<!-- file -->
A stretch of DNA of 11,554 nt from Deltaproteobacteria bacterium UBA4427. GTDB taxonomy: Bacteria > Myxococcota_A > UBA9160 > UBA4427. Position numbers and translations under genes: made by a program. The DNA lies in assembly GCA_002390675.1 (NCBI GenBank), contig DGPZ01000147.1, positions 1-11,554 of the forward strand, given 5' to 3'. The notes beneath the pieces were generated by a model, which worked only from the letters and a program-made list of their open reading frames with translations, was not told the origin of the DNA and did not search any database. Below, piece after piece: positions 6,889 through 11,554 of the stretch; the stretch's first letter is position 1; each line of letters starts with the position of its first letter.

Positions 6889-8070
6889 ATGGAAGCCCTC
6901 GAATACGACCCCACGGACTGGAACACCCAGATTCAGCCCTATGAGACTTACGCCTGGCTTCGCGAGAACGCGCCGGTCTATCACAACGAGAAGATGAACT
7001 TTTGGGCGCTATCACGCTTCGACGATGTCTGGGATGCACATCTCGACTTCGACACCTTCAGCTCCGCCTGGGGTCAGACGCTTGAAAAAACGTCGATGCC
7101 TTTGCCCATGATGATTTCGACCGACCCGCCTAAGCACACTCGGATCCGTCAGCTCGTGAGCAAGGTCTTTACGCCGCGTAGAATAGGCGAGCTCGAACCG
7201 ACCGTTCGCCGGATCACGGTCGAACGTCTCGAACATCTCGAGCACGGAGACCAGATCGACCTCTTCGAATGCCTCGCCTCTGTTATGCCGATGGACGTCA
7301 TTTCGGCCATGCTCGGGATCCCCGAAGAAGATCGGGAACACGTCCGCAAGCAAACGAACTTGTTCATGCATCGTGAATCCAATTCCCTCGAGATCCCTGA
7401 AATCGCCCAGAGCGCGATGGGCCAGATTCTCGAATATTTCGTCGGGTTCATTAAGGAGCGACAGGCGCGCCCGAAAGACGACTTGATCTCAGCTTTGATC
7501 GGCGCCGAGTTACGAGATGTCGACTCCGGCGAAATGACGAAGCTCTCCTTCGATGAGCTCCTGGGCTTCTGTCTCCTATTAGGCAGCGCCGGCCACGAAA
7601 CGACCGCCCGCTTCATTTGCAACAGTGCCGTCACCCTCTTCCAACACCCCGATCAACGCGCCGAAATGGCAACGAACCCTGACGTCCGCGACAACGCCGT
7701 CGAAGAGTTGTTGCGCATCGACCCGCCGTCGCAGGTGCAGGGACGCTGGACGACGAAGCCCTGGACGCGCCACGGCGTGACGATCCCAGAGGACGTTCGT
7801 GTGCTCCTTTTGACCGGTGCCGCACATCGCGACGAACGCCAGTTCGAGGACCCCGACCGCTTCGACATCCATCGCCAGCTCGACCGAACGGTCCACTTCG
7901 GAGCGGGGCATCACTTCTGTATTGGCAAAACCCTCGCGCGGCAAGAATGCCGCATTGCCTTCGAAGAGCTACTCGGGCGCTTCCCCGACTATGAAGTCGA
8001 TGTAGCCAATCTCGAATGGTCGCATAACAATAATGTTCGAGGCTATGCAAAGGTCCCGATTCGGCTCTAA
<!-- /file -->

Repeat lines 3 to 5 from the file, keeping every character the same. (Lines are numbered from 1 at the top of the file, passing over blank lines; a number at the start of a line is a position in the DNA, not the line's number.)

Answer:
6889 ATGGAAGCCCTC
6901 GAATACGACCCCACGGACTGGAACACCCAGATTCAGCCCTATGAGACTTACGCCTGGCTTCGCGAGAACGCGCCGGTCTATCACAACGAGAAGATGAACT
7001 TTTGGGCGCTATCACGCTTCGACGATGTCTGGGATGCACATCTCGACTTCGACACCTTCAGCTCCGCCTGGGGTCAGACGCTTGAAAAAACGTCGATGCC